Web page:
The Review/Short Read/

Hump Day Movie: Sideways

Nothing beats a summery romance in wine country

Jun 22, 2016

Summer has arrived, and with it, patios across this great nation have opened themselves to the possibility of exceptional revelry. Friends will meet. Some people will order tapas. Other people, who are confused by the concept of tapas, will want to "order their own thing, because they just feel more comfortable doing that, okay?" I will probably get a sunburn on only one side of my body because the world is a cruel, unforgiving place.

And I will surely be drinking wine, much like the protagonists of Sideways. Directed and co-written by Alexander Payne (who will be at TIFF Bell Lightbox to introduce William A. Wellman's 1951 western Westward The Women on Sunday, June 26!), Sideways tells the story of Miles (Paul Giamatti), an amateur wine connoisseur, author and professional sad-sack middle school teacher. Recently divorced, Miles plans a bachelor party for his soon-to-be-married former college roommate Jack (Thomas Hayden Church) in California wine country. Jack is an unsuccessful actor, charming and jocular, and together they set off for their weekend.

There, they meet two women: Maya (Virginia Madsen), a waitress over whom Miles has pined for years, and Stephanie (Canada's sweetheart Sandra Oh), a wine pourer, to whom Jack is immediately attracted. Jack sets up a double date, staging the drama for this extended bachelor weekend. Miles and Maya become close, Jack and Stephanie become closer, and the real world seems very far away.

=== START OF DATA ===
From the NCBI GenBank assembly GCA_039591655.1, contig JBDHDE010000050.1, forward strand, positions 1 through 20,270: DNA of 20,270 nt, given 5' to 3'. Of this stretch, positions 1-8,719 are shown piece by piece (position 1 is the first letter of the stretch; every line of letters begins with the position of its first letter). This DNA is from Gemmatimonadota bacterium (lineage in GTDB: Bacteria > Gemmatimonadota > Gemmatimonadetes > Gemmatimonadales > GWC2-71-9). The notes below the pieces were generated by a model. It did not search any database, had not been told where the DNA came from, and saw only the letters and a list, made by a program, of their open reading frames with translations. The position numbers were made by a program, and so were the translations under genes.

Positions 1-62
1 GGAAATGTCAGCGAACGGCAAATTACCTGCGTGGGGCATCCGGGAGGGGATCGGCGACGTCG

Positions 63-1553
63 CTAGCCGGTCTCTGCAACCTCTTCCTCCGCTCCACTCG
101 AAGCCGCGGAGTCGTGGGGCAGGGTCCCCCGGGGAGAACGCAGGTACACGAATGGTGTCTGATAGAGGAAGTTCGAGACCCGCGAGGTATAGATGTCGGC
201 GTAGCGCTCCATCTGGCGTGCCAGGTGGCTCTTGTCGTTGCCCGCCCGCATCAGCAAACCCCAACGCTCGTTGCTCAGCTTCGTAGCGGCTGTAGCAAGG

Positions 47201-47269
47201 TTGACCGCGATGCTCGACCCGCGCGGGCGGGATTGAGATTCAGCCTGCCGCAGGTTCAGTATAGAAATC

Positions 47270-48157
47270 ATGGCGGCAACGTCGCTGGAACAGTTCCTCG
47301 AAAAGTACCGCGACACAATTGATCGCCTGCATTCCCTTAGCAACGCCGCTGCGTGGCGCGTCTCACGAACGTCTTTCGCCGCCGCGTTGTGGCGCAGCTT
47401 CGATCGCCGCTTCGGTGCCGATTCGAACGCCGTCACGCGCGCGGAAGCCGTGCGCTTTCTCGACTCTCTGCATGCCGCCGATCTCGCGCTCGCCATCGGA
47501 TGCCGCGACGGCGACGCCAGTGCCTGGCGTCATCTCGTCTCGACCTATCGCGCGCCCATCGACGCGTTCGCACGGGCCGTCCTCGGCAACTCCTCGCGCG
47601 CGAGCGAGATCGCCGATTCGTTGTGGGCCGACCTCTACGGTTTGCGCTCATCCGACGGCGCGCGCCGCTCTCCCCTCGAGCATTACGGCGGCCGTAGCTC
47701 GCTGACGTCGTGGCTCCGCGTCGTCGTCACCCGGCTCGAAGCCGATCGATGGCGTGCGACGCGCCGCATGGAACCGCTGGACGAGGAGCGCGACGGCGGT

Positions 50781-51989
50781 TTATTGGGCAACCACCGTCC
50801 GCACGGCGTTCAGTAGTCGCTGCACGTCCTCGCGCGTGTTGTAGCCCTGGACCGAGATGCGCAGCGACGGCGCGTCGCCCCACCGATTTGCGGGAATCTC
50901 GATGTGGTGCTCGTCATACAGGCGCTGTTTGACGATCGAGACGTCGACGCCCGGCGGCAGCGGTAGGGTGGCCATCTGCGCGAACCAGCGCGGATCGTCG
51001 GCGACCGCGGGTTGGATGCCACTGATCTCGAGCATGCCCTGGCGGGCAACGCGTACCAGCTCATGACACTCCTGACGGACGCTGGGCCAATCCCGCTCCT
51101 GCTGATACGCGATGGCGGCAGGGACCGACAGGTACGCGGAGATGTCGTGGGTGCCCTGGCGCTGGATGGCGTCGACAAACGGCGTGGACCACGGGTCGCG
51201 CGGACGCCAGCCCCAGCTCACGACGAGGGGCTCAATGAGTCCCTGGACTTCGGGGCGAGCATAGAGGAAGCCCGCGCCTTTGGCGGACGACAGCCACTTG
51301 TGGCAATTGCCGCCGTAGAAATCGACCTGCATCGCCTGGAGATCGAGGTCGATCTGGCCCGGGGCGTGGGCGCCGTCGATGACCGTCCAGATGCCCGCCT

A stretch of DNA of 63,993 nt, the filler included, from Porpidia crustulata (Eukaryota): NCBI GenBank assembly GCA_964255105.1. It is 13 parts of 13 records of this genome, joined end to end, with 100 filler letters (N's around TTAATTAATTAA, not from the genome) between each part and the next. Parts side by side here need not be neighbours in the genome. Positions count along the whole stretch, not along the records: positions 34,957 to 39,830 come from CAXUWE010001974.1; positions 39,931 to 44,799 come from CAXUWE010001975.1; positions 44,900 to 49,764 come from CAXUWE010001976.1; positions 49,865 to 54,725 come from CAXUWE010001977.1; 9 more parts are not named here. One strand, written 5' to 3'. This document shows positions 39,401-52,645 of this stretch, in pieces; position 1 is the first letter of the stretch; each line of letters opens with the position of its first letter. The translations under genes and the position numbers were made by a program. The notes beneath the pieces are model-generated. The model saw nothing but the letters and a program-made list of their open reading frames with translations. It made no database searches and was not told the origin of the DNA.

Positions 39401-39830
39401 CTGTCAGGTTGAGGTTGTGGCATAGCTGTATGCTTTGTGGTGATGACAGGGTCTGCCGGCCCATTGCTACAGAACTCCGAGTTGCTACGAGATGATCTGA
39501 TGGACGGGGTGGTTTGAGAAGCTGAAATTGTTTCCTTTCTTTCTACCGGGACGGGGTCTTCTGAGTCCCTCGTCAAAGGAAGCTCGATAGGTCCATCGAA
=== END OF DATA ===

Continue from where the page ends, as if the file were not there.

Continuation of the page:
While he still longs for his ex-wife, Maya creates the possibility of escape from Miles' depressive ways. She is quiet and kind and listens to him. Their conversations make Payne's text sing, especially in a quiet scene outside. As they discuss their shared love of wine, they discuss themselves, beginning to make a true and honest connection. What follows in the film vacillates from slapstick to nigh-tragic. Mis­un­der­stand­ings and realizations of unfortunate truths compound themselves, as a simple bachelor weekend gets more and more complicated.

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Miles and Jack are definitely the worst, but they're also part of a whole. Payne deftly directs what is effectively a four-hander, quietly turning the film into a character study on alcoholism, longing, friendship and the need for human connection. Order yourself up a buttery chardonnay and enjoy this lovely summer film.